My sense is that collectibles in general, including coins and comic books (not sure the analog of comic books existed in the 19th century) are worth far more by any measure, even taking inflation into account, than they were in the past. I recall seeing prices from a 1940s coin book (the red book that i would guess is still being printed) and prices of even the top coins were remarkably low. I know that railroad tycoons would buy old masters on trips to Europe and my sense was that 100k was probably the top end but it might have been much, much lower. 300 million dollars, for like a Da Vinci or a Van Gogh, is still, reduced for inflation, 10 million or so in the 19th century and I suspect that kind of money was never spent on paintings then.
No, prices paid for luxury collector items into the early 20th century were nothing like what we've seen in more recent decades, even adjusting for inflation.
In their book The Development of the Art Market in England: Money as Muse, 1730–1900, Thomas Bayer and John Page analyze a database of paintings auctioned in England between 1709 and 1913. The highest price they found for any such transaction was £24,250. I'm not able to determine the year but if we assume it's a very early one from c. 1710 or c. 1750 (unlikely), that wasn't much more than £4-5 million in today's money. This is a full order of magnitude below record-breaking transactions regularly seen since at least the 1980s.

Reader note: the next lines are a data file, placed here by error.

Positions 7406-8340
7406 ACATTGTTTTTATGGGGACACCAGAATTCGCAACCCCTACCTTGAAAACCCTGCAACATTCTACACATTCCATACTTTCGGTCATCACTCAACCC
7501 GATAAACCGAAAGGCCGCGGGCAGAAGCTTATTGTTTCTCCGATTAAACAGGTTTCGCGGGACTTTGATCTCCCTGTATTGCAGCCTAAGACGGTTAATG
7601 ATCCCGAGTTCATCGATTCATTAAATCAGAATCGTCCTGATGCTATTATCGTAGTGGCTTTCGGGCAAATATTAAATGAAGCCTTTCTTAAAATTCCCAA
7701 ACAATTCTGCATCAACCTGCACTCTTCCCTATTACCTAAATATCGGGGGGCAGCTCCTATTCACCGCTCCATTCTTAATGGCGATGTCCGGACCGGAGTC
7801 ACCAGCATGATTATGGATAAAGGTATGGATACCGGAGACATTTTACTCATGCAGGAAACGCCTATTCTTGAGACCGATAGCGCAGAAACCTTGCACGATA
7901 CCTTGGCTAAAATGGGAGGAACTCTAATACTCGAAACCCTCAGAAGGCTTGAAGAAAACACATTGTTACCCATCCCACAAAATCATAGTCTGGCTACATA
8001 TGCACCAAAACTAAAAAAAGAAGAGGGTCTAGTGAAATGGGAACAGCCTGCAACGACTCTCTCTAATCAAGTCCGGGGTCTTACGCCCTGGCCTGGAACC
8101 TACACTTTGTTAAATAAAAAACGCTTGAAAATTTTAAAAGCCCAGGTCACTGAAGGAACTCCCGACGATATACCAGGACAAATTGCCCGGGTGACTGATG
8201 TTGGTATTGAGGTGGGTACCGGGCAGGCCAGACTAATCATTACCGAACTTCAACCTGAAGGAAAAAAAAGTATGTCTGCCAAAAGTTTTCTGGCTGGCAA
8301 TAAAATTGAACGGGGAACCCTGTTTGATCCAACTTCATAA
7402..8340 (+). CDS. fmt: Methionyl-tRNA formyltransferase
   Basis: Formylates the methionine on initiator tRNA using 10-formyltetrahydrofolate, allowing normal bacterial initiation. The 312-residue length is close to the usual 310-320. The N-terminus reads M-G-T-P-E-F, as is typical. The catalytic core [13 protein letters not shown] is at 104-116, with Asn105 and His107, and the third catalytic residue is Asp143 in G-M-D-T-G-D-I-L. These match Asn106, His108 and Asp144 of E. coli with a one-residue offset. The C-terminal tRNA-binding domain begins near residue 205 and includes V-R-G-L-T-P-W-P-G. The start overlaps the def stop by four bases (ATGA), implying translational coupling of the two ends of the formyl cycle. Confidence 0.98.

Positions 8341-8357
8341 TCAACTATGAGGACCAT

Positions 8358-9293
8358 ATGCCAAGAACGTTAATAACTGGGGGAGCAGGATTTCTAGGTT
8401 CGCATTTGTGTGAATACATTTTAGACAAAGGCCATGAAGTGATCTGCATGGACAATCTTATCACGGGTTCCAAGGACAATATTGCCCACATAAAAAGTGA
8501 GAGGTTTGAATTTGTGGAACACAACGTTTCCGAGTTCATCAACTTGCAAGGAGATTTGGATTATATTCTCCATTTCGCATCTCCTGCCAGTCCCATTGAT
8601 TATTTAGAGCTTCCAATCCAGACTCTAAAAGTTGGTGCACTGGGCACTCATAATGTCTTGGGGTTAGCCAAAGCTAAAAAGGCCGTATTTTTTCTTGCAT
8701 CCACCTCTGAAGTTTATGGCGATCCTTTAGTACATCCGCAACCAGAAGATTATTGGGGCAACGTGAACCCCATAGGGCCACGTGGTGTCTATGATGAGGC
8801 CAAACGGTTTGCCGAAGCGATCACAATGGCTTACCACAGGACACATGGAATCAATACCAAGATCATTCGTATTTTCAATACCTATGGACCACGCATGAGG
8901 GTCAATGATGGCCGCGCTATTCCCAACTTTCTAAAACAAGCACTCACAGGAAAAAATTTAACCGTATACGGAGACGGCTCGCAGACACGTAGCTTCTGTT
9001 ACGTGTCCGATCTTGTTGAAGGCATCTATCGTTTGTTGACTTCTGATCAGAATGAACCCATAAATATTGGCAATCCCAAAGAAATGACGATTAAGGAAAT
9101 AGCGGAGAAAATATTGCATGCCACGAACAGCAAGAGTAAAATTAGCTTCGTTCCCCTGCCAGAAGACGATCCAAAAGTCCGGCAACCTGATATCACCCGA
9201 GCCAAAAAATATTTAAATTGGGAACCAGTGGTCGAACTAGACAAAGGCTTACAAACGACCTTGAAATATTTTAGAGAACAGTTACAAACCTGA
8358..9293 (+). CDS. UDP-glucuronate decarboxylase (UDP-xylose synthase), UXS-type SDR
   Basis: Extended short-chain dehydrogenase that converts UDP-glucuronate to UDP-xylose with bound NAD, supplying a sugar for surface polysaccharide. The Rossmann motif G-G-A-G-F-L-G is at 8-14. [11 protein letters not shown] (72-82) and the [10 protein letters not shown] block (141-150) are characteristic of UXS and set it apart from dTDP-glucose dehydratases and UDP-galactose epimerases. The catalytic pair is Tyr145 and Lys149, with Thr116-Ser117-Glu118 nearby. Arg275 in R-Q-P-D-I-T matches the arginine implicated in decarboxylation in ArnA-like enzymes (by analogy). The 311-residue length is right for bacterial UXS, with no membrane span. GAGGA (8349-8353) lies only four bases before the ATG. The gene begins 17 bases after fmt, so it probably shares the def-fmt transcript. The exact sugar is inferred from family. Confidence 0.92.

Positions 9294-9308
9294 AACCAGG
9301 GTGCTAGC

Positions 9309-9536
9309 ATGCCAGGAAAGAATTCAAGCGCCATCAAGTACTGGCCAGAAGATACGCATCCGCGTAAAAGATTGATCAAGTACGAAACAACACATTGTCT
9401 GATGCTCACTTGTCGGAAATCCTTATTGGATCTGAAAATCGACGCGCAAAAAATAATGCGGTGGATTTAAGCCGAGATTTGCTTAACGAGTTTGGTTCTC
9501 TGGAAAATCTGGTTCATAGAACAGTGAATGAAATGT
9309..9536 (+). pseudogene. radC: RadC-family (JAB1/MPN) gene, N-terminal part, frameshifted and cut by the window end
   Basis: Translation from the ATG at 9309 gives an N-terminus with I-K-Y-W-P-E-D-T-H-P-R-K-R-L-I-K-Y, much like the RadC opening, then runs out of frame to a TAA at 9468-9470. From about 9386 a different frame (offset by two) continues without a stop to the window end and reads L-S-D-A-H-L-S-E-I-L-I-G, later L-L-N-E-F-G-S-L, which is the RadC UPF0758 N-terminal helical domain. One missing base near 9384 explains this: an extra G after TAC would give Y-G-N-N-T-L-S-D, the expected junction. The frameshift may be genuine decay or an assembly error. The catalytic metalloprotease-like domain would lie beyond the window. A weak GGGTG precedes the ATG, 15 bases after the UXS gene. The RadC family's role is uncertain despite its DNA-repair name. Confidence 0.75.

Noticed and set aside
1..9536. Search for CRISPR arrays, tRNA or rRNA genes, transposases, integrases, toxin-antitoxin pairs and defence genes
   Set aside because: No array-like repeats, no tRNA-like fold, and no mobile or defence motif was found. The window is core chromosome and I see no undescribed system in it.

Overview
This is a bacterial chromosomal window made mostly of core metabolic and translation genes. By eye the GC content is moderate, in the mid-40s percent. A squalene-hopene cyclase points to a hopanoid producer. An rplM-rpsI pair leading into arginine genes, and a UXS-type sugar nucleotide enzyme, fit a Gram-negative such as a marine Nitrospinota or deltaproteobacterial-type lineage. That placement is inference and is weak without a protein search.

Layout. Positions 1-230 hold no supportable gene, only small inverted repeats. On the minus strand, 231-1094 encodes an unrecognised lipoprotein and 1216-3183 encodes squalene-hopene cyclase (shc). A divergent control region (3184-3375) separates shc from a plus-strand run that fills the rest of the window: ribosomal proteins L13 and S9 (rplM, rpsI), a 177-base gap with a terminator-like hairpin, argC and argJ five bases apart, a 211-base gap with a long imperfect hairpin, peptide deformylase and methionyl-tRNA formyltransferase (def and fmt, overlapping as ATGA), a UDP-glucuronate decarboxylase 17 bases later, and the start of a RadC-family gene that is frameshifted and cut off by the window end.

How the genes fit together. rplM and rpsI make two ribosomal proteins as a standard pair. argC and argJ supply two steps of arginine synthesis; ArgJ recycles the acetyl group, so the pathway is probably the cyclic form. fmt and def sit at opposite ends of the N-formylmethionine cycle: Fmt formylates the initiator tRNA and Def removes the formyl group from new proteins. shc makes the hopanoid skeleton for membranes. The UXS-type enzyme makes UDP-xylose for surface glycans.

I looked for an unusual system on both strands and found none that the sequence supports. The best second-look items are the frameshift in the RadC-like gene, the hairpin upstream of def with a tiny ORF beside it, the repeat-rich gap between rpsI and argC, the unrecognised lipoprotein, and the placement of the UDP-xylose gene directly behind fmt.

This should not be surprising. As the overall wealth in society increases over time, naturally luxury markets have as well. This is not just at the high end. The middle classes have grown from near-nothing before the Industrial Revolution, and so new markets for an ever-more diverse range of collectible itemse continue to emerge.